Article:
Connecting at the Right Place
Can you speak a little about Queens Avenue Church and bc211?
This is my second time at Queen’s Avenue as the minister. I was here from 2010 to 2012 full time. [In 2014] I was appointed by the Presbytery on a term-limited appointment, 40% time, with the mandate to help the congregation figure out what their future was going to be. [After a] number of months, the congregation realized that part-time ministry could work and the temporary appointment turned into a call. I’ve been back for almost 5 years now.
bc211, we’re a non-profit organization. I have a staff of 40 people that work for me. I am the executive director. What the organization does is professional information and referral. We handle multiple different phone lines, one of them being 211. Everyone knows about 911 for emergency. 211 is a non-emergency phone number for government social community services. [For example] you have a family member diagnosed with Alzheimer’s and you’re not quite sure what to do, how do I get support for them? Or, I just lost my job, what financial options are available to me? We’re there 24 hours a day, 7 days a week, to help people navigate the social services system. Many people have no idea how [social services] actually function. There are professionals [whose] job is to assess what people’s needs are, and then get them connected to the right resource in their own local community.
At bc211, you partner with a lot of organizations. How has that come about?
That’s been a focus of mine since I’ve been executive director. It’s a unique organization in that bc211 doesn’t provide front line direct services. We refer people to other organizations for the services that they need. In many ways, that lends itself to partnering. We know all the services available. Enriching our relationships with other organizations helps us to get people connected to the right place. Since I’ve been there, we partnered with BC Hydro. People inquiring about [BC Hydro’s] customer crisis fund, people have financial difficulties and can’t pay their hydro bill, we provide information about the program working in collaboration with BC Hydro. We partner really closely with Canada Border Services on the refugees coming in [to Canada]. Any refugee claimant coming into BC, Border Services gives them 211 to call, and a whole information pack. The border agent will help them call 211 and our staff will get them connected to temporary shelter, financial assistance, and transportation to get them to their appointments.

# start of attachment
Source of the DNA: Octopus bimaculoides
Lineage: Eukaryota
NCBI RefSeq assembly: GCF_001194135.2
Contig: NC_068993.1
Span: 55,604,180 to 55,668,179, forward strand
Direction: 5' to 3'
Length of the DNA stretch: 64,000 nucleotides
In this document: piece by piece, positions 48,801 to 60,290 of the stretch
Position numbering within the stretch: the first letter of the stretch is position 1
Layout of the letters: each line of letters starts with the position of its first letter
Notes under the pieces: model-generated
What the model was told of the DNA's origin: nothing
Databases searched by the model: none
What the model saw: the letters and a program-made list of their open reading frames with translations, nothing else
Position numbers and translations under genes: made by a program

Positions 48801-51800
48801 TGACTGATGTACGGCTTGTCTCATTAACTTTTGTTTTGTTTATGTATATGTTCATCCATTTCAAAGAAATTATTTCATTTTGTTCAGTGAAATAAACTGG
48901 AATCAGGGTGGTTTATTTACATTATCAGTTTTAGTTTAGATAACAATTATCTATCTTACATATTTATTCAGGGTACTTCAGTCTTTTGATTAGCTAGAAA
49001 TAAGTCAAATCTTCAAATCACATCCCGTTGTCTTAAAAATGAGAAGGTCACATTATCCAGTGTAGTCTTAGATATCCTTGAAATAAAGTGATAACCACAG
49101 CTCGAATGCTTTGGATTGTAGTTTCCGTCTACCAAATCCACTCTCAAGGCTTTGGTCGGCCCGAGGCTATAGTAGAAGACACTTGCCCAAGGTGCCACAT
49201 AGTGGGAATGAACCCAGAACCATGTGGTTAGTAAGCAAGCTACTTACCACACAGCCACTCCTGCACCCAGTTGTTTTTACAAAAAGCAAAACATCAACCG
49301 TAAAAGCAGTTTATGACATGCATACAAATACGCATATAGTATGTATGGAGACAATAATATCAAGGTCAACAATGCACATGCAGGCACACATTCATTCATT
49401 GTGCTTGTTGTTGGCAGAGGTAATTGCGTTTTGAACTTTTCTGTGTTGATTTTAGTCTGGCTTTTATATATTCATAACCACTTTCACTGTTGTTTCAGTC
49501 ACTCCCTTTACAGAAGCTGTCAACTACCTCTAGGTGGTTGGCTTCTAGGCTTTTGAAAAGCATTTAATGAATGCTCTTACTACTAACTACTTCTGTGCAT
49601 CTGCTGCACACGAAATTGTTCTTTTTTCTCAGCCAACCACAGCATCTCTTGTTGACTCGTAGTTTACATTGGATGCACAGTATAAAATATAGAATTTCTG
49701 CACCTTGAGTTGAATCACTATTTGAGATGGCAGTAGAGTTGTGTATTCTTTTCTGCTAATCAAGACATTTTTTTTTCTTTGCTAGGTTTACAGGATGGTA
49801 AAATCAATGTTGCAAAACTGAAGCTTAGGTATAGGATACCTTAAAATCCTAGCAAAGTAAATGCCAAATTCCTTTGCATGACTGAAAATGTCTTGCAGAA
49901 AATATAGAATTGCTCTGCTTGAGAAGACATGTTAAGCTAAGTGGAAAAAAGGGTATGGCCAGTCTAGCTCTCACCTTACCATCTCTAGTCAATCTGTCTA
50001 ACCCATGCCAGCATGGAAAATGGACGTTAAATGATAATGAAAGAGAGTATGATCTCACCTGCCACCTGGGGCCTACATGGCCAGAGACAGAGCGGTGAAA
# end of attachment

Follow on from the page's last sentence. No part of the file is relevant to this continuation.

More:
How has your theological education helped you in your role at bc211?
It’s a very social justice-oriented role at bc211. They may not use the theological language, but it is very much living out the gospel in their work. People need to get connected with the help that they need. It’s addressing those vulnerabilities. The way that Jesus reached out to the most vulnerable in society, the organization’s mission is to ensure that the most vulnerable have access to the resources to make their life viable, in many cases.
The way that Jesus reached out to the most vulnerable in society, the organization’s mission is to ensure that the most vulnerable have access to the resources to make their life viable.
Where do you see theological education going in the coming years to allow ministers to thrive in service?
I think that theological programs, in a practical focus, administration and finance really should be taught in an MDiv curriculum. [It’s] such a big part of what ministers end up being involved with. You’ve got to understand financial aspects of the congregation.
Did you know that VST has partnered with UBC Sauder School of Business?
That is really good to hear. Congregations are getting smaller. Many congregations are either renovating, or they’re completely tearing down their buildings [and] putting in condos or shared space with social services organizations. It’s a huge thing. The minister has to be involved with the overall health of the congregation. Financial health is an important component to it. If you can’t support the congregation, then the ministry can’t continue in that location. A business component is really refreshing to hear.
What has surprised you the most?
What’s surprised me the most? The graciousness of so many people. That people recognize that it’s not easy to balance all these multiple demands on time. People often say “we know you’re busy,” “we appreciate you, and we’re grateful for the time” I’m able to spend. In many ways, it makes hospital visits that much more meaningful. When I walk in they are like “you’re here!”, “we know you’re working.” The biggest surprise is that recognition.
Rev. Nathan Wright is the Executive Director of 211 British Columbia Services Society (bc211), an organization whose mandate is to provide free information and referral to government, social, and community services throughout the province. In addition to his full-time role at bc211, he currently serves as the Minister at Queens Avenue United Church in New Westminster on a part-time basis.